The one set of benchmarks that I was not able to collect was GAMESS running under the Intel programming environment and using large pages. A bug in the Cray software (which is being worked on) prevented me from making these runs. Otherwise, there was a wealth of programming environments (Intel, native Cray, and GNU) under which I was able to run HYCOM and GAMESS. The downtimes were sometimes lengthy, but I understand that this was the shakedown period for Edison.
I suggest having a "I did not know about this" as an option.I did not realize that NERSC had a mobile app until I answered the question as "I do not use this".
It would be good to know what's the long-term plan regarding scientific gateways support and NEWT
If all the installed softwares including the commercial ones could be used by us even if we don't have a license ourselves, that would be great.
There should be more feedback in the allocation process. It's currently a black box, but if there was some feedback we would know what it is the allocation committee is looking for and we could fine tune our applications to that.
Sometimes things fall between the cracks. For example, on Edison, and now on the present system on Hopper, SuperLU_dist does not work from within PETSc. This affects us, because we use a block Jacobi preconditioner based on SuperLU_DIST. We just get a segmentation fault. NERSC thinks it is PETSc''s problem. PETSc thinks it is a SuperLU_DIST problem. It is not getting solved for months.
I am part of a number of projects that (attempt to) use multiple programming environments (pgi, cray, gnu) and multiple systems (hopper, edison, ...), or each of the projects focuses on a different infrastructure. Maintaining build logic that works for all of these is very consuming, and it breaks often when environments or libraries are upgraded. I do not know what can be done, but this is my primary irritation working at NERSC. Things are not necessarily better elsewhere, but the number of options supported at NERSC, and project decisions to support more than one of these, makes this problematic. (Reasons for using multiple programming environment include gnu is preferred for C++, pgi for fortran (and CUDA fotran), cray for co-array fortran, etc.)
The NERSC HPC resources are critical for my job of running turbulence simulations for fusion energy research. Our simulations (or ensembles of our simulations), while using a large number of cores (~1,000's to ~10,000s), often don't need system size core counts (>100,000s) to produce high quality physics. In fact, I would argue that it's a large number of modest core count jobs that routinely produce the highest quality physics. It is crucial to have the facilities at NERSC that allows us to run this range of core count with reasonable turn-around. I have been very happy with NERSC regarding this. All I ask is that you please continue to avoid getting caught up in an early transition to GPU systems, or in batch queue's that penalize this range of core count. I understand you have to push the forefront of high-end computer science, but to accomplish actual physics research, for the majority of the time, all that's required is high availability and rapid turn-around of many modest core count runs. Not "Oh wow, look how many cores my code uses" jobs.Thank you!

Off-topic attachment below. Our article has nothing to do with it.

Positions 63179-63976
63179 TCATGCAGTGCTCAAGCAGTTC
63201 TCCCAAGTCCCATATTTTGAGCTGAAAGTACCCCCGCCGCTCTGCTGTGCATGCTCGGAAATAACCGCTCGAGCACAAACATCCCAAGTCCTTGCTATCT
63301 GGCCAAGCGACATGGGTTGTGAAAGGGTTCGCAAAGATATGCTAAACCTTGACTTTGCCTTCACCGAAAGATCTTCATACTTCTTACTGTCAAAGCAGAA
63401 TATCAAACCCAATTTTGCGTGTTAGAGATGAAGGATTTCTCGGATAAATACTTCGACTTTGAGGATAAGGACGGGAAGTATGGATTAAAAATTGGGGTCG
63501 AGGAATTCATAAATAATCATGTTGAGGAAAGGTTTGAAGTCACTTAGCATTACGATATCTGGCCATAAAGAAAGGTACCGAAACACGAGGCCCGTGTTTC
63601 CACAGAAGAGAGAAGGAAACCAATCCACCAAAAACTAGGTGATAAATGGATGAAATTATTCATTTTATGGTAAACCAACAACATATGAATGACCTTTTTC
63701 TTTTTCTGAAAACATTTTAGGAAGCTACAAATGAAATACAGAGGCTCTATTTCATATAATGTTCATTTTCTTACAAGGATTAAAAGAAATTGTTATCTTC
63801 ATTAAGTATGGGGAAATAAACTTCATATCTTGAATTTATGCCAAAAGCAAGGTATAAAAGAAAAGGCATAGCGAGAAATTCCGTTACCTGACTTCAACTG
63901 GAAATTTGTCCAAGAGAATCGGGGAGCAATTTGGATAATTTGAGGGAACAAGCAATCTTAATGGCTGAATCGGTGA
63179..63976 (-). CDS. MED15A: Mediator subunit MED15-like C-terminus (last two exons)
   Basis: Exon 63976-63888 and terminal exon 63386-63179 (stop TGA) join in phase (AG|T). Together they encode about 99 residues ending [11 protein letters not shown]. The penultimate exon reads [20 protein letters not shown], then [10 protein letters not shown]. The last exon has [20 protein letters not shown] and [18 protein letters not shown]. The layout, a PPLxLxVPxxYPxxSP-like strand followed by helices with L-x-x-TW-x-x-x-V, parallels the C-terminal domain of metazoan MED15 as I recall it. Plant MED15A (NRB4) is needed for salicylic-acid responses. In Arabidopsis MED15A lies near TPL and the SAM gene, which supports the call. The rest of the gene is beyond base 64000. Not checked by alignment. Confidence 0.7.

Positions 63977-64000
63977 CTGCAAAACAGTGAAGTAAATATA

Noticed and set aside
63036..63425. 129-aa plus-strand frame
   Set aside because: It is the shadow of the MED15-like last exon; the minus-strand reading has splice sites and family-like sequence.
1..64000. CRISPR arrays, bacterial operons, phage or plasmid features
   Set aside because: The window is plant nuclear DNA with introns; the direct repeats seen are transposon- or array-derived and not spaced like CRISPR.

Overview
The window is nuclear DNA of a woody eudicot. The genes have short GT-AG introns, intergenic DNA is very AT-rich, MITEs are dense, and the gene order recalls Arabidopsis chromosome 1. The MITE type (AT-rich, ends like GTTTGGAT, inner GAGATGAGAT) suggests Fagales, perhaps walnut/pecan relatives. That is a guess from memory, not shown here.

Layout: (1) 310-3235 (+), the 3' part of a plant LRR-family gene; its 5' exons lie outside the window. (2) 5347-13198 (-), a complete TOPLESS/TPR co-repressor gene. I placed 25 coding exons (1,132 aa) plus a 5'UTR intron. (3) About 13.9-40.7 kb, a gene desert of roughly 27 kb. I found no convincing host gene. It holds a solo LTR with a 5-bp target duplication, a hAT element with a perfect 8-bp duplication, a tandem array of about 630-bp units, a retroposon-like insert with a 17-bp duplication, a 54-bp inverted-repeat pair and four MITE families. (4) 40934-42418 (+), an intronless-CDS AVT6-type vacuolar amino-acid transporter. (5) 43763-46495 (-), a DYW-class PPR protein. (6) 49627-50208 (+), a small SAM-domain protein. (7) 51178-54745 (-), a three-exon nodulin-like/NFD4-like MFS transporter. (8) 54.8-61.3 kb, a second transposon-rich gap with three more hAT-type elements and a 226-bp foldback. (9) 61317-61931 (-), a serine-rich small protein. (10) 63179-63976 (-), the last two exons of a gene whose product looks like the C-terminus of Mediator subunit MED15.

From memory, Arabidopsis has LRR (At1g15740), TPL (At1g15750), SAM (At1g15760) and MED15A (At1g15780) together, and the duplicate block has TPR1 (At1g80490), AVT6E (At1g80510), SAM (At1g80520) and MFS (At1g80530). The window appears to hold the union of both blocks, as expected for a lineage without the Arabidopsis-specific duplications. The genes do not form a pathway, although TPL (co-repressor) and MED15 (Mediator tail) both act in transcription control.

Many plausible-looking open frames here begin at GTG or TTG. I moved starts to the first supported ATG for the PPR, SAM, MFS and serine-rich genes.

Batch queues longer than 24 hours on Edison and Hopper would be of help
I have a couple of issues that have arisen recently.First of all, let me say that I have been overall quite happy with NERSC over the last year. However, I have issues with the changes that are occurring with the start of the 2014 allocation year. My first problem is with the elimination of the charge reduction for large (above about 17k processor) jobs on Hopper. I have used the large queues on Hopper extensively in my work and have enjoyed the reduction of the charge factor in these queues. If the allocations do not increase according, the elimination of the reduced charge factor greatly hinders my ability to do cutting edge research on NERSC and would perhaps motivate me to work more with Titan an Oak Ridge for my large jobs. In fact, I am actually unable to finish my current work on Hopper because of this change. I had planned to use about 6 M hours (with the old queue policy). Obviously, I will now require approximately 10 M hours to complete this work (which I will not have access to - (I am a postdoc, not a PI)). Furthermore, the fact that Edison will only have a 0.75 reduction for large jobs is perplexing to me (given that Hopper was 0.6) and the fact that Edison will effectively become a premium queue (since it is going to double the charge of hopper). I am sure that I do not understand the inner workings of the supercomputer queues and policies. Quite frankly, it seems odd to have a new, cutting edge computing resource (which is about 2x as fast as Hopper on most jobs I have seen) that you eliminate the benefit of running on, by doubling the charge factor.A more detailed issue....I believe that I used the 3rd largest amount of computing time on NERSC this year (about 40 M hours), so I have a good bit of experience watching the queue. I have concerns about the effect of "thruput" queue jobs on larger (REG_MED and REG_BIG queue) jobs. At the end of the year, a few users submitted hundreds of thruput jobs in the queue which ( I can not quantify this exactly) significantly slow down how quickly large jobs go through the queue. It appears to have little effect on REG_SMALL jobs, but it appears to extend the wait time for large jobs by probably a factor of 3 (relative to when there are no thruput jobs). Once again, I can not quantify this, it is just an observation from experience and it seems like this should not be the case.